T. fleerdon here, alongside the estimable ghanki, to deliver you the nuance-free, unabashedly partisan draft coverage you never asked for in the first place. Click here to see the community's witty and highly relevant live draft reactions.
The team's picks:
29. Lonnie Chisenhall, Oct. '88, INF, 6'1", 200 lbs., JUCO
76. Curtis Haley, June '90, RHP, 6'3", 180 lbs., HS
107. Cord Phelps, Jan. '87, 2B, 6'2", 200 lbs, NCAA
141. David Roberts, Sept. '86, RHP, 6'3", 215, NCAA
171. Steve Putnam, Jul. '87, RHP, 6'2", 215, NCAA
201. Jeremie Tice, Sept. '86, 3B, 6'1", 225, NCAA
Lonnie Chisenhall, INF
With the penultimate first-round pick, and with a number of well-thought-of "first round" talents remaining, the Cleveland Indians selected OH MY GOD THIS GUY'S A THIEF WHO DOESN'T HIT HOME RUNS WHAT BROWNIES ARE THEY EATING??!?!?
Okay, I just took a cold shower and wrote down my TV's serial number; let's continue. The 100 percent awesomely named Lonnie Chisenhall is a 19-year-old, meh-gloved, lefty-hitting, multi-position infielder who was having a good freshman season at South Carolina before he and some other dudes WHOOPS jacked a couple grand's worth of electronics out of a school-owned storage facility. Criminal charges and a year of JUCO in Pitt Co., NC, later, here he is. I don't mean to be dismissive, but I'd rather not be judged on who I was as an 18-year-old, so I'll extend that right to Lonnie. To most commenters' credit (except for ours, of course), the Indians' character sniff test of Chisenhall seems to suffice. At least as to his character. As to his athleticism, on the other hand...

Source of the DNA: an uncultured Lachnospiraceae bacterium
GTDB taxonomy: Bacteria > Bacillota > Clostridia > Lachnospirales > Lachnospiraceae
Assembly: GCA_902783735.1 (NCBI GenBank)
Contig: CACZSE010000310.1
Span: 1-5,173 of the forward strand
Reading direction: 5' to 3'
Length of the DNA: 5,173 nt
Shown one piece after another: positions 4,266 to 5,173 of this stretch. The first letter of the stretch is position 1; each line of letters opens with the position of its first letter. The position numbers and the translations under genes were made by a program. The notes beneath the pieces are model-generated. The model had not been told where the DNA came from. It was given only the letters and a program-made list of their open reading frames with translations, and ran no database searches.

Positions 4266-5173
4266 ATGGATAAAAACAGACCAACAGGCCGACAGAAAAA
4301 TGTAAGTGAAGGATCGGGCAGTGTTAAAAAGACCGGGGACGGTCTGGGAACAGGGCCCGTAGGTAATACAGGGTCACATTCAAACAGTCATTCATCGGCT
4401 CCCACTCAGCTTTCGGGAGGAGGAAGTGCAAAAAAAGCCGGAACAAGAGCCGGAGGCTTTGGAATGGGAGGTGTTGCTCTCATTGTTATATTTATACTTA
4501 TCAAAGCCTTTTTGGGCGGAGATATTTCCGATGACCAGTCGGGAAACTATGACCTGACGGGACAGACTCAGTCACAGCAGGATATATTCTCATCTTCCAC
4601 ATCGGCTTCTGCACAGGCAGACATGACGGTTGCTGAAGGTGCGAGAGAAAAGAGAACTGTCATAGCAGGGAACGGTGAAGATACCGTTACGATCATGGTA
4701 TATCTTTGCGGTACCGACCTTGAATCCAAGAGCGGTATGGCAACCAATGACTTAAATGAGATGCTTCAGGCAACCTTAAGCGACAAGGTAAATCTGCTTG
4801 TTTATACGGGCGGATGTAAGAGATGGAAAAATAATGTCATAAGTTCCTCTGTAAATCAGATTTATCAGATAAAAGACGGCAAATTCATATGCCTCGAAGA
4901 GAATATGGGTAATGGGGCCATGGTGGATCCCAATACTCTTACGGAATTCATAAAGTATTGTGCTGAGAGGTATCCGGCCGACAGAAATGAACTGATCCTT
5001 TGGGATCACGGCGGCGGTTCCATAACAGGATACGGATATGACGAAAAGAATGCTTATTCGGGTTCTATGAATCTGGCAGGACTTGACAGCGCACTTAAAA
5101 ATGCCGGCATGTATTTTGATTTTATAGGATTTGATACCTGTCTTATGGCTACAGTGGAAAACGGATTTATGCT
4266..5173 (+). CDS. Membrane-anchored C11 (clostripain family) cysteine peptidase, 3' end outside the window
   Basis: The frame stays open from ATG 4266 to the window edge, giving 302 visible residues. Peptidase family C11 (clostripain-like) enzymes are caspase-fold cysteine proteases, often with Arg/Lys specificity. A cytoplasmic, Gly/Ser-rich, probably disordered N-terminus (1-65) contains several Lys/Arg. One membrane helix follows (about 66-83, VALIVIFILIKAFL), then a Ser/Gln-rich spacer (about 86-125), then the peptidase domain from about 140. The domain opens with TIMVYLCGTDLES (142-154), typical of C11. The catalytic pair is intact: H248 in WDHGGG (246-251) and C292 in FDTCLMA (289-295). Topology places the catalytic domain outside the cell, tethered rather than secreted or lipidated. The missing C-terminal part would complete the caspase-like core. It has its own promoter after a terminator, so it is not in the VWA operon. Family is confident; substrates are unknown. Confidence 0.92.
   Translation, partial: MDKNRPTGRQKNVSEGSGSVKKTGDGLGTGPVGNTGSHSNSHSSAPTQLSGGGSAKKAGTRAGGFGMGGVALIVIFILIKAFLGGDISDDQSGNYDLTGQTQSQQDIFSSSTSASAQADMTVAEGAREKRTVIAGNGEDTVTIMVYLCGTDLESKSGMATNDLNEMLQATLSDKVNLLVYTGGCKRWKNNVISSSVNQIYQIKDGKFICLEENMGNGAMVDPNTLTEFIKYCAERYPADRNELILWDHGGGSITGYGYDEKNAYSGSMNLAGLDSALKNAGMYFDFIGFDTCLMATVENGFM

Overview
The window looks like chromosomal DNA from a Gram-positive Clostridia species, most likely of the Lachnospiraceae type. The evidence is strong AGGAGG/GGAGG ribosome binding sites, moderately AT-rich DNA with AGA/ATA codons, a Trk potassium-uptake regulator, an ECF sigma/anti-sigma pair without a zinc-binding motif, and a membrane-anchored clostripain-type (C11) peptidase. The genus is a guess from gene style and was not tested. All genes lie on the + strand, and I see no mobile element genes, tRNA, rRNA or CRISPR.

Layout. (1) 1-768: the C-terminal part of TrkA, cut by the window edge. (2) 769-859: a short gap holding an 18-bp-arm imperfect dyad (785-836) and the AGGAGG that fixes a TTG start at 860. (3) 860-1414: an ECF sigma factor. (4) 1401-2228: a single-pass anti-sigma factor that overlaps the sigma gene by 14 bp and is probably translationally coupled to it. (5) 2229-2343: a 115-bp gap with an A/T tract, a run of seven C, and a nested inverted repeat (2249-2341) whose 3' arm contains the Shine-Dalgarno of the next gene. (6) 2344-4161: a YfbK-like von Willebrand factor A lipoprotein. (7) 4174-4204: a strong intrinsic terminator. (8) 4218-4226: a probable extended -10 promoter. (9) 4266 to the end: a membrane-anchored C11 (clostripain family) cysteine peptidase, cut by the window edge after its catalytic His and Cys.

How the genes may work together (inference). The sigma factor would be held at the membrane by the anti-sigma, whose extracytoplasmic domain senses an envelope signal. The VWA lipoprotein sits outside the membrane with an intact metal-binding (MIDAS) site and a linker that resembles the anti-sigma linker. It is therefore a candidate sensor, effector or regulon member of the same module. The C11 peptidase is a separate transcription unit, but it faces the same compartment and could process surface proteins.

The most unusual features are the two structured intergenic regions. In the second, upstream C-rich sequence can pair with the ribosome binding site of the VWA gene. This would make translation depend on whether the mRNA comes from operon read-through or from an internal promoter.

SwerbsBlurbs's (pronounced "SwerbsBlurbziz") Dennis Nosco, a vocal critic of the Tribe's previous drafts, had this to say of the pick:
Not that Chisenhall won't hit. It's just that he is unlikely to perform like a first round pick. He would have to (a) Develop big power (he doesn't have a lot of speed) to be a corner infielder or outfielder or (b) be able to play second base at the pro level and you should NOT be drafting guys in the first round whose success is predicated on them being able to be successful at a middle of the infield position they haven't been trained at and questionably even have the ability to play.
Keith Law and others expressed similar disdain for the pick, albeit with more commas. According to the mock boards at the big media outlets, Chisenhall was taken scores of picks early.
The Indians-are-eating-shroom-brownies-I-would-rather-have-Carlos-Gutierrez crowd did not, however, comprise a totality of the observers. Most notably, BP's Kevin Goldstein saw Chisenhall as a reasonable pick.
He’s not a shortstop, but he gives them a non-1B and he’s a nice pick here. I almost put him at 30 for Boston. Best JUCO hitter in the draft, and could fit at 2B or 3B. He can hit for average, power could end up average.
I had Chisenhall #35. So this is NOT a big reach at all. Among hitters who are not big one dimensional first basemen, Chisenhall is one of the best.
(Hat tip: hans)
I won't pretend that this is my area of expertise, or for that matter, that I have an area of expertise. I will say this. If the Indians were willing to spend their first-round pick on a line-drive hitter with a so-so glove, then (a) they must think more of him than does Keith Law, and (b) they must have been seriously unimpressed with the rest of the talent on the board.